Here are the pictures from my June, 2001 10 GHz airborne expedition. Although I didn't work as many stations as I would have liked, it still proved to be an interesting experiment and one that I will try again in the near future.
Here are a few details; the aircraft is a 1977 Cessna 182Q, with a constant speed prop and fixed gear based out of the Torrance (KTOA) California airport. The aircraft turns out to be a very stable platform for airborne work. The radio equipment is a Kenwood TR-9130 as the I.F. and a converted M/A-COM unit augmented with a high gain front end pre-amp and a WA6CGR PLL. The transmitted output power at the waveguide connection on the back of the system is about 150-mw pep. To keep the amateur equipment isolated from the aircraft systems, the microwave equipment was powered by a separate, 12 volt, 57 amp hour, gel-cell. The antenna used was an omni directional 13 dbi slotted paddle type. To keep everything mechanically stable with low wind loading at 130 kts airspeed I fed the antenna with small, low loss, coax cable. The cable loss is about 2 dB at 10368 MHz. In addition to the X-band equipment I also used a Yaesu FT-817 for liaison and working stations on 50, 144 and 432 MHz.
Operating on 10 GHz turned out to be very interesting. As we departed the runway the first thing I noticed was the affect that a three bladed prop rotating at 2400 rpm has on received signals. The doppler noted on the N6CA Palos Verdes beacon was unusual even though we were only about four miles from the beacon.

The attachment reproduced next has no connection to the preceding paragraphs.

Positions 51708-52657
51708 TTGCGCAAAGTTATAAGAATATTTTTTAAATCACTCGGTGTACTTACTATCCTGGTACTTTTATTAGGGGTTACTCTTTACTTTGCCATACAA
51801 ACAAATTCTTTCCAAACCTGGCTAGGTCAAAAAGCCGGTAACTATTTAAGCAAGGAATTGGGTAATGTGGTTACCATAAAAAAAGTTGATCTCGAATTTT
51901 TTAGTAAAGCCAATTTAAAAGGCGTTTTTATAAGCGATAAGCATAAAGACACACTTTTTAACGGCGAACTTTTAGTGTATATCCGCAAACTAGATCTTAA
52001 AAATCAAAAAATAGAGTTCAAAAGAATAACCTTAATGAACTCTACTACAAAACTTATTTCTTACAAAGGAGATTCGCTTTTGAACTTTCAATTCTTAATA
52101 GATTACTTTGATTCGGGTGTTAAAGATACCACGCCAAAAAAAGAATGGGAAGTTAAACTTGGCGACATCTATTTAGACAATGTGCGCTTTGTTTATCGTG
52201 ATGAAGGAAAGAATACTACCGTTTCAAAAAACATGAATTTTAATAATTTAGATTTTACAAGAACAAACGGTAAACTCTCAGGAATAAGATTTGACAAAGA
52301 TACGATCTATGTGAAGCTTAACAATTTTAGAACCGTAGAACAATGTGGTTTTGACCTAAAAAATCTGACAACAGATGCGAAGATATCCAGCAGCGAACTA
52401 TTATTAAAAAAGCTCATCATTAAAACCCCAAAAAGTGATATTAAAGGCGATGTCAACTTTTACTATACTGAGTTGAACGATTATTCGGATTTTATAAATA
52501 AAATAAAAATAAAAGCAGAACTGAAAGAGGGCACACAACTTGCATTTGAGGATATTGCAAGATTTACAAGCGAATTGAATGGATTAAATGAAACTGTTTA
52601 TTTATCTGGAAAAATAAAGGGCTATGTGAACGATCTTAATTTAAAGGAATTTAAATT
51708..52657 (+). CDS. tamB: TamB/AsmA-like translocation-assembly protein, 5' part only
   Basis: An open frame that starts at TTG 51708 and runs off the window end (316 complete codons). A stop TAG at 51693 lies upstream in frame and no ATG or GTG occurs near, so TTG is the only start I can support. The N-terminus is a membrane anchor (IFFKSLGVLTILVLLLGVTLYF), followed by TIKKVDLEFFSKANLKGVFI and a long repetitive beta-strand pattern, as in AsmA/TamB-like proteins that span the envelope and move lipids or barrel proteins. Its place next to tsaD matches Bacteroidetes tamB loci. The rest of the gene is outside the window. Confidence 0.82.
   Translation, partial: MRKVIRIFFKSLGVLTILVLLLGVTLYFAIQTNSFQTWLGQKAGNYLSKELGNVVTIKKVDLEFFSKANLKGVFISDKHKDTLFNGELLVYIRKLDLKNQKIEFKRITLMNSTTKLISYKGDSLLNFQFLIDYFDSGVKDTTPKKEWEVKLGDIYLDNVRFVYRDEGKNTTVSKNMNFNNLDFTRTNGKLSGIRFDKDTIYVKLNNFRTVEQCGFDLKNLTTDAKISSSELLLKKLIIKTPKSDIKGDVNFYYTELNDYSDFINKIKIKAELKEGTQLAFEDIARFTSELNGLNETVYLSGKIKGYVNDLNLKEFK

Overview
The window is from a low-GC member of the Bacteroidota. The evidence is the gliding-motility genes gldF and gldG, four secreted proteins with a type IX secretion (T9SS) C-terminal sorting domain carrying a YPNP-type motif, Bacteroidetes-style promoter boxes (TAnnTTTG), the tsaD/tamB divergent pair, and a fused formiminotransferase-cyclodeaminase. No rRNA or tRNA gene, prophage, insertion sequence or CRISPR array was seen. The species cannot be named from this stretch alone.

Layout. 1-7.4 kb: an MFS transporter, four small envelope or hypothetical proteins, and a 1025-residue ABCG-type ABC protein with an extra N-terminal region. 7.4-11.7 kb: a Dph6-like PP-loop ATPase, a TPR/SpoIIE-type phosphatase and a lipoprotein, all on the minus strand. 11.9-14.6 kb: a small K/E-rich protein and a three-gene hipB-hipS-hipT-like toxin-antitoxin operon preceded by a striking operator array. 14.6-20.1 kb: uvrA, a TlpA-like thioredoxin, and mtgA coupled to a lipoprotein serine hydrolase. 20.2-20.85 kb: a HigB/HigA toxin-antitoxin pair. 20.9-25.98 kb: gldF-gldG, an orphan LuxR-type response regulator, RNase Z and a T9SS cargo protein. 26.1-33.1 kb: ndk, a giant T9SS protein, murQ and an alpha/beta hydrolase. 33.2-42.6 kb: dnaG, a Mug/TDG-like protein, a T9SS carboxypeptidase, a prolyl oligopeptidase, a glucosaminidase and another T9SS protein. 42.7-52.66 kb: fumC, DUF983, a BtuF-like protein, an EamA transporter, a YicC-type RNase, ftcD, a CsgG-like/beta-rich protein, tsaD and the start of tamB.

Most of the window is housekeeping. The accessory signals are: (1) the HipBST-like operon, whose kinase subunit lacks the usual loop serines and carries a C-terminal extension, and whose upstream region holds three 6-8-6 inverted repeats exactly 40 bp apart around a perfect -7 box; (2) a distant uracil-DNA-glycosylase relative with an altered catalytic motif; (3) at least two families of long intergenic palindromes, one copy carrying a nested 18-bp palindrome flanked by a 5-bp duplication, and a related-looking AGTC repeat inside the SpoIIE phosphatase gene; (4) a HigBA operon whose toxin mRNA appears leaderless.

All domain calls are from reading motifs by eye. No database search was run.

Our flight path took us straight west to the coastline then turned south to follow the Palos Verdes Peninsula over to the radar site located on the east end. We climbed to about 8,500 feet and circled to establish a "fixed" point for other stations to point their antennas. I worked the first station at this location and quickly noted it was tough to stay on frequency with the incredible doppler shift. I worked two more stations from this position then we decided to move east. We chose to establish a position over Saddle Peak in eastern Orange county thinking that it would help ground based stations to find us more quickly. We maintained an altitude of 8,500 feet and slowly circled the peak. I worked three more stations from this location. I learned at this point that is was much easier to work a station if we were flying parallel to the station verses towards or away from the station at 130 kts.
I did hear stations that I could not work and I heard one station in CM98. Unfortunately I did not work 6D2VHF which I thought would be a slam-dunk!
I worked a few stations on 50, 144, and 432 MHz. It was fun to be able to work and hear so many stations and since it was a contest weekend there were plenty to work.
I plan on taking the station aeronautical mobile again and may also include wideband 24 GHz.